So how’s this for encouraging news in times when it is sometimes difficult to find uplifting stories in the mainstream media?
Hatteras Island, with a population of approximately 4,500 permanent residents, just celebrated the third anniversary of its own radio station. Radio Hatteras broadcasts at 99.9 WHDX-FM from Waves and 101.5 WHDZ from Buxton. It was just three years ago that a sleepy-eyed group of volunteers assembled in the lobby of the former offices of the Cape Hatteras Water Association to hear the strains of the Star Spangled Banner and sign on the first broadcast of non-profit Radio Hatteras.
Among the weary but enthusiastic band were Mary Helen Goodloe-Murphy, now vice president of the Radio Hatteras Board of Directors, and a cadre of indefatigable volunteers who are still at their posts today. A heady mix of endurance, talent, and a true love of Hatteras Island has held this enthusiastic band together and enabled their creative instincts to thrive.
A brief summary of the station’s history includes an amazing combination of good luck and opportunities seized. For example, the idea of a local radio station was first promoted by Lou Browning and Richard Marlin and then by Jim Kinghorn, former general manager of the Cape Hatteras Electric Cooperative, as a way to keep the population informed about storms and other emergencies. Buxton property owner David Wilson, of Arlington, Virginia, held two much prized commercial broadcast licenses. According to Mary Helen Goodloe-Murphy, David Wilson offered the licenses to the Hatteras Island Rescue Squad, who declined them because they were already working as hard as they could. So Wilson donated the licenses and transmitting equipment to the newly formed Radio Hatteras board. The board applied for and received Federal Communications Commission permits to begin broadcasting
Now that they had a radio station, what were they going to do with it? Programming is the heart of any broadcasting enterprise and Radio Hatteras’s diverse and talented group combined its technical knowledge and a love of music and community to answer that question. Volunteer Tom Garrison, a retired civil engineer and host of the popular “Grand Ole Osprey” blue grass program that airs at 8:00 pm on Tuesday evenings, describes the resources needed to put listenable programming on the air, a skill he learned from Shelley Tidd, who fills many roles in addition to her musical offerings. Much depends on the digital jukebox database that is accessed by the volunteers to create their individual programs. Barry Wells, who with Richard Marlin and Mike Hennesey, form the technical core of the station, spent many hours up-loading music to get the station started. It is quite complicated to create a weekly program that must access, edit and cut a selection of songs and intersperse them with public service announcements.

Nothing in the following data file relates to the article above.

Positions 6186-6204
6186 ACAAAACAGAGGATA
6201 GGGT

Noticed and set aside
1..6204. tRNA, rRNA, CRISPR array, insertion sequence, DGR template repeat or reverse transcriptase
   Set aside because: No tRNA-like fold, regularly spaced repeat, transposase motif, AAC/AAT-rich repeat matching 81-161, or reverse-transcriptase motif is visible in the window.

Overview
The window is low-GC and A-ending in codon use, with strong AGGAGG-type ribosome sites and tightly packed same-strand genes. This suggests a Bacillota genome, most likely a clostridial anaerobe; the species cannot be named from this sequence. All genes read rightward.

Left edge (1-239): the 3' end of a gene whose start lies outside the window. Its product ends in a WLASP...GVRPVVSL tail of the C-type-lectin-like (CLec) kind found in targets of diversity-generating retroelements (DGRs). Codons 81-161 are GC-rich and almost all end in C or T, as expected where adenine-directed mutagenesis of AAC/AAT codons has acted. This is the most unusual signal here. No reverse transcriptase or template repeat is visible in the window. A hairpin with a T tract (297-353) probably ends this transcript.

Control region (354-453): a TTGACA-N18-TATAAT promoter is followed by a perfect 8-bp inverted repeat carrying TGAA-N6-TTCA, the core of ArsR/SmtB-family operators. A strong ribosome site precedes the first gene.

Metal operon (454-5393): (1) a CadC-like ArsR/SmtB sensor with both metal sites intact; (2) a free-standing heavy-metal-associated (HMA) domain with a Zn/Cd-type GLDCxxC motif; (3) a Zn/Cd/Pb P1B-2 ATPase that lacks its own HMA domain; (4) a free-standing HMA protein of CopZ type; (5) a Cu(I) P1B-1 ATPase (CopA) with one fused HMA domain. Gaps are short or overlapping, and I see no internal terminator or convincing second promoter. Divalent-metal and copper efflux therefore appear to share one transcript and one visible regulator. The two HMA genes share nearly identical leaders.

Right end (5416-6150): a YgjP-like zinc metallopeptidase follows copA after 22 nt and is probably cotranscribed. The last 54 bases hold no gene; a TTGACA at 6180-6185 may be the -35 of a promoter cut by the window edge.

This is apparent from a sampling of the schedule that includes “Electric Beach Party,” with Carol Busbey, co-owner of Natural Arts Surf Shop; “The Folk Way” with artist and musician Linda Browning and Hugh George; “Babylon by Bus,” a reggae mix offered by Carlos Babilonia; “Celtic! Old World to New Age” with community volunteer Liz Browning Fox; “The Beach Music Hour,” with Bill Smith; and weekend offerings including “Breakfast with the Beatles,” with Shelley Tidd; “Excellent Musical Adventures,” with Carol Busbey and Shelley Tidd; “Hatteras Blues,” with Steve Davis; “Alternative Gold Mine,” with Susanna Couch, “Mary Ellen’s Dance Party,” with Mary Ellen Riddle; and on Sunday “The Weekly News Summary,” “Sunday Night Specials,” and an hour of jazz.
From blue grass to Celtic music, folk, and hard and soft rock, all options are offered, along with community news and local events, over-the-air and streamed through the Website radiohatteras.org. Recently a local event became a global event when Buxton Village Books owner Gee Gee Rossel’s on-air book club members gathered at the Avon Fire Hall to host the Finale of the Worldwide Online Blue Mind Book Club. Gee Gee’s special guest in Avon was the author of Blue Mind, California-based Wallace J. Nichols. That’s big time for a small island on the edge of America.
Please help us support Radio Hatteras by contributing to the station at P.O. Box 339, Frisco, NC 27936.